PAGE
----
These devices come in many forms, whether they be e-cigs, vape pens, pod mods, electronic nicotine delivery devices (ENDS), or e-hookahs. The basic concept is the same- a liquid is heated to create a vapor that is inhaled from the device. The liquids themselves are known by many names: oil, pods, cartridges, e-liquids, or e-juice. Many of these vaping liquids contain propylene glycol or glycerin as a base, while being a delivery medium for nicotine, marijuana, and other flavoring agents from mint to watermelon. Usually a battery is responsible for powering a heating element that aerosolizes the liquid into a vapor, so a user can consume that vapor into their lungs. That is how effectively the drugs are delivered into the pulmonary system.
Teen Vaping Influences
The pressure to light up traditional cigarettes has now shifted into the pressure to spark up an e-cigarette with teens because vapor and e-cigarette companies have been marketed their vaping products and wares specifically to the youth of this country for years, which means a growing populous of active users. A large number of teens see vaping as a social activity that gives them status and a cool factor. Though these teens may have started out as fad adopters, this new vice has the potential to lead them down a long and dangerous road of addiction and dependency.
Peer pressure has always existed within society, so the teens of today often feel the influence of “the cool kids” that either exists in their own social networks or even digital social networks. Now, with online networks filled with thousands of “friends”, the teens have even more pressure than generations of the past. As influencers are paid to pedal products, the likelihood of teenagers parroting and role modeling unknowingly from a paid advertisement in sheep’s clothing becomes even more likely. As highly suggestible targets, children and young people are marketed and advertised to aggressively by companies selling these addictive products. This has been the case since marketing was created, because it guarantees revenue for years to come. This is why flavors such as blue raspberry, cotton candy, and fruity pebbles are created, because children love them.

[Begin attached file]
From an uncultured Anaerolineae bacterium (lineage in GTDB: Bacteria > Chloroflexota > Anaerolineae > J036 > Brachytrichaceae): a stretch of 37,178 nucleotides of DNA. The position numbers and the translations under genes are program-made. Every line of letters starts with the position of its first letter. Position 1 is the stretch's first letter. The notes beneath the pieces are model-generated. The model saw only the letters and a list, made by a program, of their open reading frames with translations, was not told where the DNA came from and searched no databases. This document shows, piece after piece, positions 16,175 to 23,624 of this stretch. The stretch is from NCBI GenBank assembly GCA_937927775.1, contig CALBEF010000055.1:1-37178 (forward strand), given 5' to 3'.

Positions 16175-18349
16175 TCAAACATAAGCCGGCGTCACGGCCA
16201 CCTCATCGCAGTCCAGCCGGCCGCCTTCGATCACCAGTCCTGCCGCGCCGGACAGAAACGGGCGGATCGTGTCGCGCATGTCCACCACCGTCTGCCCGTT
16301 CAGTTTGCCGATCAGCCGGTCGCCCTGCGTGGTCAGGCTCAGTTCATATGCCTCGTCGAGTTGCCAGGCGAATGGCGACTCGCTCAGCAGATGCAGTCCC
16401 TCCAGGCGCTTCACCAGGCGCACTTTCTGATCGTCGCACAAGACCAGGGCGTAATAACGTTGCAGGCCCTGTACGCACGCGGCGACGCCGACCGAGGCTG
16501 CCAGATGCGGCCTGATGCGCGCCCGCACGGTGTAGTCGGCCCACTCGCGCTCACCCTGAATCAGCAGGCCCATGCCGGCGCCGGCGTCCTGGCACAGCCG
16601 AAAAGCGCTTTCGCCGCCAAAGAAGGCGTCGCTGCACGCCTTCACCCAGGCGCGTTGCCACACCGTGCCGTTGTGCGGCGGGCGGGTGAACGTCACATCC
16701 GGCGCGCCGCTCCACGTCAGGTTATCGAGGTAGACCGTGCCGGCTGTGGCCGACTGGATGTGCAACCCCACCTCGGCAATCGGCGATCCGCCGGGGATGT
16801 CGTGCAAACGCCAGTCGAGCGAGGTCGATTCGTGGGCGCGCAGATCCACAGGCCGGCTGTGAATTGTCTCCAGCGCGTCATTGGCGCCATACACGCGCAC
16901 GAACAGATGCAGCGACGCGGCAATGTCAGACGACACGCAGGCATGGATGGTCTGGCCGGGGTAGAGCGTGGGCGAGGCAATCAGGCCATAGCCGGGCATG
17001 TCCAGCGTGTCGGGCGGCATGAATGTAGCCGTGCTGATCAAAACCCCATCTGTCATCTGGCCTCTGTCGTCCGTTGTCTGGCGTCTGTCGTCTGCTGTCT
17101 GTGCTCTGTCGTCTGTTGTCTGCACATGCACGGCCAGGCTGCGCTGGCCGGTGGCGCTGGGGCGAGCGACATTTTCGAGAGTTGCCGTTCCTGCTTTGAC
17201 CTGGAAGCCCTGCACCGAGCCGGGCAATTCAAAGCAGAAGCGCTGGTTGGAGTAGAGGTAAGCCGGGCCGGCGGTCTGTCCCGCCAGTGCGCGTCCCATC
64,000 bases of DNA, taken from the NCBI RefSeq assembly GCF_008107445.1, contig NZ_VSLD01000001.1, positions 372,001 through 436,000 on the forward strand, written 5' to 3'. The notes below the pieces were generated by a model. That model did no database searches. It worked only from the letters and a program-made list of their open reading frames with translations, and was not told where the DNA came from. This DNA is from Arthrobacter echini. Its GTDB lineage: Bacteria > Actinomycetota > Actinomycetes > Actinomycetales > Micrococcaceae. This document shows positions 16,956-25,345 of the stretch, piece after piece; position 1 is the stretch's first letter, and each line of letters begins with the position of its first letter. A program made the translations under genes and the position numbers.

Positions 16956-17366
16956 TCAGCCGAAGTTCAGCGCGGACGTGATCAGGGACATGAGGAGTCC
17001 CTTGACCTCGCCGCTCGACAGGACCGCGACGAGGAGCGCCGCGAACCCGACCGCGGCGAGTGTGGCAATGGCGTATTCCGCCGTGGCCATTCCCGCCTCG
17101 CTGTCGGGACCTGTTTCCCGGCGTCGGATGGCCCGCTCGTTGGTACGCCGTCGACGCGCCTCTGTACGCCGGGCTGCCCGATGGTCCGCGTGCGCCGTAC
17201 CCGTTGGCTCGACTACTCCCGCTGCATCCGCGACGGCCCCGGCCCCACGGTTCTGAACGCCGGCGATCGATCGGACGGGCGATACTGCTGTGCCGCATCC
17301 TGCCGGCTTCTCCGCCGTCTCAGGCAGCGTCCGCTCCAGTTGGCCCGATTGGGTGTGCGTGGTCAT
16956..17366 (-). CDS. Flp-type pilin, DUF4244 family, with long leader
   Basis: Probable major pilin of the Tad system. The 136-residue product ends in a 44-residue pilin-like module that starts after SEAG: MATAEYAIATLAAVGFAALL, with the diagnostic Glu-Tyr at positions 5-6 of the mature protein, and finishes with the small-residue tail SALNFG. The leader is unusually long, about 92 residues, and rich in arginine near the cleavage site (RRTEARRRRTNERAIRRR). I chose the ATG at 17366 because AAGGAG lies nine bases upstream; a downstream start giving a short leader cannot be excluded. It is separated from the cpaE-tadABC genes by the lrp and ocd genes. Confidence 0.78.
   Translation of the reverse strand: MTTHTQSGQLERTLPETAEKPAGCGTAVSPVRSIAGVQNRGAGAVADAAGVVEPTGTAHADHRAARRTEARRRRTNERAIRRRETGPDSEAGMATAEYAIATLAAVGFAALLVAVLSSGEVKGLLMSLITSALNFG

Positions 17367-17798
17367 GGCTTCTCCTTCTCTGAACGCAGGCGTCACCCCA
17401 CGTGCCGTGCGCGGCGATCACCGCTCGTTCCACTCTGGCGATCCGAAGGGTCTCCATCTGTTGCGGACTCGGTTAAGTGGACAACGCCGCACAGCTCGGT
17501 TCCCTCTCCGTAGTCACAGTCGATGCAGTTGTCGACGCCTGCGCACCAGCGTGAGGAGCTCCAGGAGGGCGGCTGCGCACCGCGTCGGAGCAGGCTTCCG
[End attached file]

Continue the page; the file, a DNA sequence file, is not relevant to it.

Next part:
Another aspect of teens vaping is the idea that vaping is not as harmful as smoking cigarettes. Teens breathe out the vapor, which is thinner than and not as potent as cigarettes, so they think it is less harmful. Of course, this is not the case, as there are a series of side effects just with the use of nicotine. A cigarette contains 25 percent of the addictive component nicotine, while e-cigarettes contain as little as 5 percent. That difference may give the user a false sense of security, but that addiction to nicotine can grow to include real cigarettes. That is not to mention the other harmful chemicals included in these vapor delivery systems. Some of these devices are as small as a thumbdrive and actually charge via a USB port, so many times teachers and parents can overlook them. Out of sight also means out of mind, so this only adds to the hidden danger of teens vaping.
Health Impacts of Vaping
E-cigarettes heat nicotine, flavorings, and other chemicals to create water vapors for the user to inhale. Regular cigarettes contain as much as 7,000 chemicals, many that are toxic to humans. Though an e-cigarette contains many less chemicals, they still contain toxic and harmful agents. Federal and state officials have reported hundreds of cases of pulmonary disease and several deaths related to the devices because of these hidden dangers. Patient’s symptoms include:
- Chest Pain
- Shortness of Breath
The FDA has been investigating samples that include THC, nicotine, Vitamine E acetate, and a range of other possible chemicals. Even if they identify a culprit, it is unclear if that is the entire story. That is why it is important to understand the risks associated with vaping.
Vaping Addiction Treatments
Is vaping addiction something that can be treated? Like every addiction, there are treatments available that range from behavioral therapy to medications to rehab centers or treatment centers. Medical doctors may prescribe non-nicotine medications like Zyban, Chantix, or Pamelor. Doctors may prescribe more than one medication for better results. Treatment programs with trained professionals are better equipped to handle the seriousness of vaping addiction. Doctors, medical staff, and therapists work with addicts to treat the various elements of vaping addiction. These include chemical, psychological, and various strategies to lift someone out of the darkness of dependency. Please contact a Treatment Specialist today at (866) 644-7911 for more information if you or a loved one is suffering from vaping addiction.